When Edward William Lane
(1801-1876) translated the "1001 Nights" he often added long notes at the end of the stories. His grandnephew Stanley Lane-Poole
(1854-1931) basically recycled these footnotes for this book. Of course he continued the family tradition by adding his own elaborate footnotes.
The title is somewhat misleading, because even though the book contains many quotes from medieval Arab writers, Lane often interspersed his notes with entertaining anecdotes from his years in Egypt.
The book contains 11 chapters: Religion, Demonology, Saints, Magic, Cosmography, Literature, Feasting and Merrymaking, Childhood and Education, Women, Slavery, Ceremonies of Death.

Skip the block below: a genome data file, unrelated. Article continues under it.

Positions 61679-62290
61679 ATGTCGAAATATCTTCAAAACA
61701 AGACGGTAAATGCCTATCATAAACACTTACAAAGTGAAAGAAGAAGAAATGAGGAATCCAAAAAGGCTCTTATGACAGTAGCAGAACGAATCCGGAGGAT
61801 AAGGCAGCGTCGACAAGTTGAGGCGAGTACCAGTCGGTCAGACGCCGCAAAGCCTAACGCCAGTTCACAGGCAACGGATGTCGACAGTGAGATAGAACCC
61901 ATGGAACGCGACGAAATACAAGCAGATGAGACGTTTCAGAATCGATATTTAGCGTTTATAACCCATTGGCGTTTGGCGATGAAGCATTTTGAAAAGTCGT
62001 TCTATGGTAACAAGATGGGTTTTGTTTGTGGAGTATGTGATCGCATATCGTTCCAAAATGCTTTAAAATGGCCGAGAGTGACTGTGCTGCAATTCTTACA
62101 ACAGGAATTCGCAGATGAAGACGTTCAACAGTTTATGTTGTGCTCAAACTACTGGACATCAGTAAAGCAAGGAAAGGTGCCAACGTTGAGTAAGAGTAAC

IMHO, it's a treasure trove of Arabian trivia. Not only will you find out about the prophet's favorite drink and fruit, you'll also learn about naked saints and why Muslims aren't supposed to pray in bath houses.
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